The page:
Just before we come to the crossroads at the entrance to the village we pass Louis Dega cycling back up the hill. He’s wearing his customary outfit: dungarees, Wellington boots, floppy hat and wire-rimmed spectacles. He looks all the world like Dustin Hoffman in Papillon. That’s Louis Dega. We’ve been seeing him on this stretch of road for a couple of seasons now. Always on this road, up or down, always on his bicycle and always dressed the same. We wave and smile and he waves and smiles too. We have no idea who he his or where he lives or what he does. He just is. A familiar and strangely reassuring sight.
In seasons past we’ve had other Degas. At one time we had a strange chap who used to be seen walking the road between St. Leon and Montignac. He was walking one way or the other clutching a carrier bag. He walked with a slight hunch and stoop. In the last season we saw him he had started wearing a luminous visibility jacket. We can only presume someone had given it to him. It looked dangerous as he was always carelessly walking along the main road. And then one season he was gone. We missed him, but now we have a new Dega. We’ve christened them all Degas now. Every village has it’s own Dega. We have a theory about that now and we look out for them. Possibly in the back of our minds we have ambitions to a be Dega ourselves.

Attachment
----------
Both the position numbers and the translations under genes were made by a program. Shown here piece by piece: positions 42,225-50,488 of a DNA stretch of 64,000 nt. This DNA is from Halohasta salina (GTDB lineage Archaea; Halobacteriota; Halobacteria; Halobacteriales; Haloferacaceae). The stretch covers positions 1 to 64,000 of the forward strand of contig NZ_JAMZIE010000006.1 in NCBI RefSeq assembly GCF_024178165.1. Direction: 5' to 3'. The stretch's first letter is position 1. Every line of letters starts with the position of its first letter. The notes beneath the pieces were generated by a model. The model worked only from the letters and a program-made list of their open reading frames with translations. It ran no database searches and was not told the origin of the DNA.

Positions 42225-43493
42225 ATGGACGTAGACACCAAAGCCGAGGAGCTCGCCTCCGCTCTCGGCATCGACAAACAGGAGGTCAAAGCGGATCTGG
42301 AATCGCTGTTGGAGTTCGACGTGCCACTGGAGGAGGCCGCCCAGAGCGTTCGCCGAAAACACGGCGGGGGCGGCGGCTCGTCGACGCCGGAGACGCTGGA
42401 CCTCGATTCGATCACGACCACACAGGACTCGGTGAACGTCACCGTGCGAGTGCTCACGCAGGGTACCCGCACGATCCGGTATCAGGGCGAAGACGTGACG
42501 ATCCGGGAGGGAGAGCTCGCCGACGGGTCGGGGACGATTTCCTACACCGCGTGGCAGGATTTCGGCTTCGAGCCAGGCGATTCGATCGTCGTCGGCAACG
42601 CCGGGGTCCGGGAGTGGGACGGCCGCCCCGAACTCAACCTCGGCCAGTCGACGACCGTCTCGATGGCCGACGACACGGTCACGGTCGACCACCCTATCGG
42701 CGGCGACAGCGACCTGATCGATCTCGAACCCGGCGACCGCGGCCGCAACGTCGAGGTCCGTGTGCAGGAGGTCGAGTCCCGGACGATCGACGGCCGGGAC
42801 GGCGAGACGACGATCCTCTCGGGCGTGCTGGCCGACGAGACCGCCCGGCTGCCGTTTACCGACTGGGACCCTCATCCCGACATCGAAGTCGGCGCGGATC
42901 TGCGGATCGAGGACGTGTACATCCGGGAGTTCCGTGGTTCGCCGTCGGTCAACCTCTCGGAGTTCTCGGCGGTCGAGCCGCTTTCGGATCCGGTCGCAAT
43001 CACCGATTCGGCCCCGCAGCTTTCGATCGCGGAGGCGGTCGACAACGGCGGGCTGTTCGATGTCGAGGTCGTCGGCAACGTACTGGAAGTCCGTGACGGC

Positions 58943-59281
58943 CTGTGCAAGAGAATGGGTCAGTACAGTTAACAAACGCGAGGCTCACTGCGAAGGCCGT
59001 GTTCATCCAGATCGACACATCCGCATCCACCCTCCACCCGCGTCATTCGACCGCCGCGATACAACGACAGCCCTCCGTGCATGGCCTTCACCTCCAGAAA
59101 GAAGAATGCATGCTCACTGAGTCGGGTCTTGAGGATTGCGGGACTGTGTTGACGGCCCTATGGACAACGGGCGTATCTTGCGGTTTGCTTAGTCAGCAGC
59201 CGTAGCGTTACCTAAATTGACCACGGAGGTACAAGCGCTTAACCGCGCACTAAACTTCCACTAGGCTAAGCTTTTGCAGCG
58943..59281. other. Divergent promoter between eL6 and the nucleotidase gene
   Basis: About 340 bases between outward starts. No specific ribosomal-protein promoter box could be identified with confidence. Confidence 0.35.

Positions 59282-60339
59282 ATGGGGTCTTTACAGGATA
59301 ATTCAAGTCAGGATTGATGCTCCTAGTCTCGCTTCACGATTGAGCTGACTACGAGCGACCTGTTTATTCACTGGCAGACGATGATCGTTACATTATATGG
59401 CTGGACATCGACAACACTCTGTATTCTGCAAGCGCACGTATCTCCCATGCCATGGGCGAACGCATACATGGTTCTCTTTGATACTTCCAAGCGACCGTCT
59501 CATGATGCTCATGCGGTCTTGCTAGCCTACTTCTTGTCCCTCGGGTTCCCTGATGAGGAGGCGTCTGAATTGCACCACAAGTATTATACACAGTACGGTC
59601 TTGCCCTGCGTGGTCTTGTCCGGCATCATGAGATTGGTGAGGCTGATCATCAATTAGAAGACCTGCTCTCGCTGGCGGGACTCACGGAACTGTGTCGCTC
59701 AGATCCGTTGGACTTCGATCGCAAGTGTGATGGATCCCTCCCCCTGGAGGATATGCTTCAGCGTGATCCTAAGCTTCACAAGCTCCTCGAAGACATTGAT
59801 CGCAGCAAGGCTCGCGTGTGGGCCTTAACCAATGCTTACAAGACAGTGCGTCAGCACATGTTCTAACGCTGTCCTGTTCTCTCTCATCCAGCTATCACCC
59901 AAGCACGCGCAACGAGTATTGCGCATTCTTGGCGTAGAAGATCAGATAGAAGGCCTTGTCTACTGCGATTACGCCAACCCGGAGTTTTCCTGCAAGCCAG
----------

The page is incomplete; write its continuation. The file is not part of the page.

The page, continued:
Paul tells me about the Dega in his village back at home.
He’s called Dan and is often to be seen riding around on a mower. It’s a John Deere.
That’s important as he’s very loyal to the brand, as many of these guys are. He’s loyal to no end for certain brands; trucks and sports teams for example. He wears Boston Red Sox hats, socks, shirts and gloves. He works hard and appreciates real friendship. He’s a bit slow but “knows” people well particularly when someone is using or belittling him. He speaks with a high nasal voice. He’s 62 years old, wiry and thin with bowed legs, but he’s strong and just does the work he needs to do with no complaint. He has simple pleasures and a singular purpose in completing the task at hand. He’s a man of few words, but if you show an interest many words will spill out and keep coming. He has, as they probably all do, some odd hobbies and habits.